A merchant sued Visa and MasterCard for the unfairness of taking on the credit card processing fees. They won with some qualifications. They can’t pass fees back to consumers for debit cards, only credit cards. As a result, many processors have programs to automatically add a surcharge fee onto a credit card transaction. But the merchants are getting pushback from consumers. Here is a discussion of other ways to skin the cat.
- Merchants can also consider a cash discounting program, giving consumers a discount for paying with cash. In fact, cash discounts are becoming more popular as merchants seek to lower payment and card acceptance costs. Critics say that cash discounts are just surcharges in disguise, (why yes, yes they are), while proponents say there is nothing inherently wrong with cash discounts, or surcharges for that matter, but merchants must abide by the regulations governing their use. And we agree with that too.
- Merchants should simply raise their own prices, say 4%. Merchants for years have adapted to the extra fees for card processing by raising their prices. And if your customers are happy with your services and products, plus they like you, they will happily pay the extra 4%. Remember, you deserve a raise just like everyone else.
- Add a rewards program for customers along with the surcharge to let them think they are still getting deals from you. Men’s Warehouse constantly runs ads for buy one suit, and get the second one for free. This is just semantics. The price is jacked up twice as high on the first suit to make you think you are getting one for free.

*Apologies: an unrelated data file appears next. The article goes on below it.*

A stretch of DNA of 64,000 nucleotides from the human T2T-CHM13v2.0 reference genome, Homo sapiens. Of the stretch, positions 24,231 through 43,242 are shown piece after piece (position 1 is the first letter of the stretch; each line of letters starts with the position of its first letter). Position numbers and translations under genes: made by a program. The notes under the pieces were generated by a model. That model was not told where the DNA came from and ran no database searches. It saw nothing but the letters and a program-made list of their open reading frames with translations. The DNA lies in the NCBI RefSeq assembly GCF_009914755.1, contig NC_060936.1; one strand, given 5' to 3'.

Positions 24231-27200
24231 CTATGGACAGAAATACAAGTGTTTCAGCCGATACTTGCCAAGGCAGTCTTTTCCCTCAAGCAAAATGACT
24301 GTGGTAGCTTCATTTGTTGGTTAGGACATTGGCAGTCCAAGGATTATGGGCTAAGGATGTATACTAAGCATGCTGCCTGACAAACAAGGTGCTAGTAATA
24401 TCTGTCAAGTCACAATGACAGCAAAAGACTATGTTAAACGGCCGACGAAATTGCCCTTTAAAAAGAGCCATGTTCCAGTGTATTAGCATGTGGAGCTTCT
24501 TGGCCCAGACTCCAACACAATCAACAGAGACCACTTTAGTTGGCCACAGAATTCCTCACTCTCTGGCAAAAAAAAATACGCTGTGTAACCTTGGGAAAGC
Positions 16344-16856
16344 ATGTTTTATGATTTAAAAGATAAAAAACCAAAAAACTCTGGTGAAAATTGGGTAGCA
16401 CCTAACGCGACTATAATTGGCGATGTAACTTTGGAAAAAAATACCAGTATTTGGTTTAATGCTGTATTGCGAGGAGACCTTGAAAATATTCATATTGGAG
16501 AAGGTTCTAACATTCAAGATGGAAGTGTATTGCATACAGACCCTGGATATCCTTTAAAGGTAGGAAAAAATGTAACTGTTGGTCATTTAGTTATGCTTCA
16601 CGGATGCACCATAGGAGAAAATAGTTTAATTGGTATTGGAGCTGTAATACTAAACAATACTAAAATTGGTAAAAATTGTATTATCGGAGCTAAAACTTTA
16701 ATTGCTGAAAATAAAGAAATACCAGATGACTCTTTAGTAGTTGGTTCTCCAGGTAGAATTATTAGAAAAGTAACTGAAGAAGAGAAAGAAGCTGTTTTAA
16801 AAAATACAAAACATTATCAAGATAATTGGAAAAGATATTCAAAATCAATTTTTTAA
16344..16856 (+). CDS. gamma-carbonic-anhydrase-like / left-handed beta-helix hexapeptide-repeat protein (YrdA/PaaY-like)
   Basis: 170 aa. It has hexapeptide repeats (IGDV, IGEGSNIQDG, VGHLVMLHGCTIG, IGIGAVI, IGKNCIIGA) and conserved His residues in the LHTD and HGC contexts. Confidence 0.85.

- Some auto repair shops pass along the credit card fees by adding a ‘disposal fee’ for environmentally disposing of old mufflers, batteries, etc. In other words, raise your prices but call it something else.
Consumers who are buying small ticket items hardly notice the increase of the added 4% surcharge, says one of our fast food restaurant merchants. Only a very few mention their complaint. All the others just sign the receipt and grab their food. So they added 4%, but lost only .4% in their margins.
Here’s a quick guide to surcharging and cash-discount rules from Digital Transactions – Trends in the Electronic Exchange of Value – a publication serving the informational and analytical needs of markets undergoing fundamental transformation brought on by shifts in technology and consumer behavior.
- Surcharges can be applied only to credit card transactions, but discounts for cash can be offered on would-be credit and debit card sales.
- Cash discounts are legal in all 50 states.
- Credit card surcharging is now legal in 43 states and may soon become legal in New York, depending on the outcome of an appeal.
- Surcharges are limited to the lower of 4% of the sale or the merchant’s processing costs.
- Merchants wishing to surcharge must give 30 days’ notice to their acquirer and the card brands.
- A surcharge notice must be placed by the merchant’s front door, at checkout counters, and on receipts.
Call Electronic Money Company at 505-296-2847 to answer any questions you may have as you consider a surcharging, rewards, or cash-discount program.